FIG. 4 is a partial view along line 4-4 of FIG. 3.

FIG. 5 is a partial cross-sectional view of an embodiment of a dual alloy impeller.

FIGS. 6a, 6b, and 6c depict a method of making one embodiment of an impeller.

DETAILED DESCRIPTION OF REPRESENTATIVE EMBODIMENTS

For the purposes of promoting an understanding of the principles of the invention, reference will now be made to the embodiments illustrated in the drawings and specific language will be used to describe the same. It will nevertheless be understood that no limitation of the scope of the invention is thereby intended. Any alterations and further modifications in the described embodiments, and any further applications of the principles of the invention as described herein are contemplated as would normally occur to one skilled in the art to which the invention relates.

With reference to FIG. 1, one form of a gas turbine engine 50 is disclosed having a centrifugal compressor 52 that is operable to compress airflow 54 and deliver a compressed stream 55 to a combustor 56. Fuel is added to the compressed stream 55 and is burned in the combustor 56 before being delivered to a turbine 58 which extracts energy from a burned fuel/air mixture 57. The energy extracted by the turbine 58 may be used to drive various components and systems including the compressor 52 through a shaft 59. An exhaust stream 60 exits the gas turbine engine 50 after passing through the turbine 58. The gas turbine engine 50 may be configured as a turboshaft engine, a turboprop engine, or any other type of gas turbine engine suitable for use as an aircraft power plant. The term “aircraft” includes, but is not limited to, helicopters, airplanes, unmanned aerospace vehicles, fixed wing vehicles, variable wing vehicles, rotary wing vehicles, tilt-wing vehicles, tilt-rotor vehicles, hover crafts, and others. Further, the present inventions are contemplated for utilization in other applications that may not be coupled with an aircraft such as, for example, industrial applications, power generation, pumping sets, naval propulsion, and other applications known to one of ordinary skill in the art. Though the gas turbine engine 50 is depicted as including only a centrifugal compressor, other embodiments contemplated herein may include gas turbine engines having a compressor that includes centrifugal and axial compressor sections.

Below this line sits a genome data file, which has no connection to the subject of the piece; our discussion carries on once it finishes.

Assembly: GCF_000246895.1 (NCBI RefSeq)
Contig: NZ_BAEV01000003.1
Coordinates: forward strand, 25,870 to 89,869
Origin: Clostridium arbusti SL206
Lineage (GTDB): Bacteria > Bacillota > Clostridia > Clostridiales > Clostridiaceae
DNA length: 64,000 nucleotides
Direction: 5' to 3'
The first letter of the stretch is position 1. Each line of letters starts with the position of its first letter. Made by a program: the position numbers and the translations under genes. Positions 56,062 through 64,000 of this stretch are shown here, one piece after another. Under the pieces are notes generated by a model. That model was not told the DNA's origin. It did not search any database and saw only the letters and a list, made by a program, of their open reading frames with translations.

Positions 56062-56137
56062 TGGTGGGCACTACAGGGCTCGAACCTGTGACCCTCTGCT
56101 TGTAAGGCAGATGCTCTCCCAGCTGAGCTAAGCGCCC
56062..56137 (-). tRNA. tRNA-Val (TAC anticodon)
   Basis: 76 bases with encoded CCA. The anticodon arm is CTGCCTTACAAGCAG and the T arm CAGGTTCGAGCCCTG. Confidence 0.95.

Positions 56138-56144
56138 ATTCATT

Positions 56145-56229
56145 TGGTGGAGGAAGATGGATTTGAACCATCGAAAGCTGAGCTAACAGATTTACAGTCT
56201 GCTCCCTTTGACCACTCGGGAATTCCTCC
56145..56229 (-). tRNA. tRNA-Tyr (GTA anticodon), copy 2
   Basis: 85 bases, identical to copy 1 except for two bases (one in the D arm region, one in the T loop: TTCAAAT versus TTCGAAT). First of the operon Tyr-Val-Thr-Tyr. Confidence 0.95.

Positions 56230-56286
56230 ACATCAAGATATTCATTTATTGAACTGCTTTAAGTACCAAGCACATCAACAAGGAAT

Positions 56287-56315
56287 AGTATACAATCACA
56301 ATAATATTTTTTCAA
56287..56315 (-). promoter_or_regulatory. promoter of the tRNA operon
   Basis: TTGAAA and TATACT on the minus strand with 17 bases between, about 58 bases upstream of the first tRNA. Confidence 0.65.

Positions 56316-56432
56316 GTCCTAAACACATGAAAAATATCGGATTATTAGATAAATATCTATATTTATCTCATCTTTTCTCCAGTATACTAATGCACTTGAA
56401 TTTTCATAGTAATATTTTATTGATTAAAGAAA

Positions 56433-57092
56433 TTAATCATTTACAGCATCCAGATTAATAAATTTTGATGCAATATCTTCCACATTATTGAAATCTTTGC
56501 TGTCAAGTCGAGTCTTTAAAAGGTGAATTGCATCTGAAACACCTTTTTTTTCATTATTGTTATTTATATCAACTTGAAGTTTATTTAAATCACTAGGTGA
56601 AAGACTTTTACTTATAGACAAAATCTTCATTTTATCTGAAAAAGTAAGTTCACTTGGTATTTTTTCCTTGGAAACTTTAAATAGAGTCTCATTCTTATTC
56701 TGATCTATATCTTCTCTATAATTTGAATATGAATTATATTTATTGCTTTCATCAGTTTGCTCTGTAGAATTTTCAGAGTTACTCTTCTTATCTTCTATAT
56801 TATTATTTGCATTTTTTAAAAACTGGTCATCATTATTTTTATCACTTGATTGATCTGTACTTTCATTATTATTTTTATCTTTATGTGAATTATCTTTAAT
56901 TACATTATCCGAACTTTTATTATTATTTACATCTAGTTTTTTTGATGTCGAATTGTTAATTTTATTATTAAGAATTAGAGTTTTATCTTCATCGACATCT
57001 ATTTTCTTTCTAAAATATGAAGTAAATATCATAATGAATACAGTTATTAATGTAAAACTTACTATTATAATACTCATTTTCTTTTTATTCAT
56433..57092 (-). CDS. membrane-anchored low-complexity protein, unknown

FIG. 2 depicts a top view of an impeller 62 which may be used within the centrifugal compressor 52. In some applications, the impeller 62 may be used elsewhere such as, but not limited to, the turbine 58. In one form the impeller 62 includes a hub region 68, a tip region 70, blades 74, and an inducer 72. The impeller 62 may further include a cavity 76 (FIG. 3) and a backplate 86 (FIG. 3) as will be described further hereinbelow. The inducer 72 and blades 74 act to pull the airflow 54 in to the centrifugal compressor 52 and accelerate and/or pressurize the airflow 54. The inducer 72 may be located on each blade 74 of the illustrative embodiment, but in alternative embodiments some or all blades 74 may not include the inducer 72. In other embodiments, one or more of the inducers 72 may be physically distinct from the blades 74. In one non-limiting example, a series of inducers 72 which only partially extend between the hub region 68 and the tip region 70 may be provided upstream of the blades 74. Other variations of the blades 74 and/or the inducers 72 are also contemplated herein.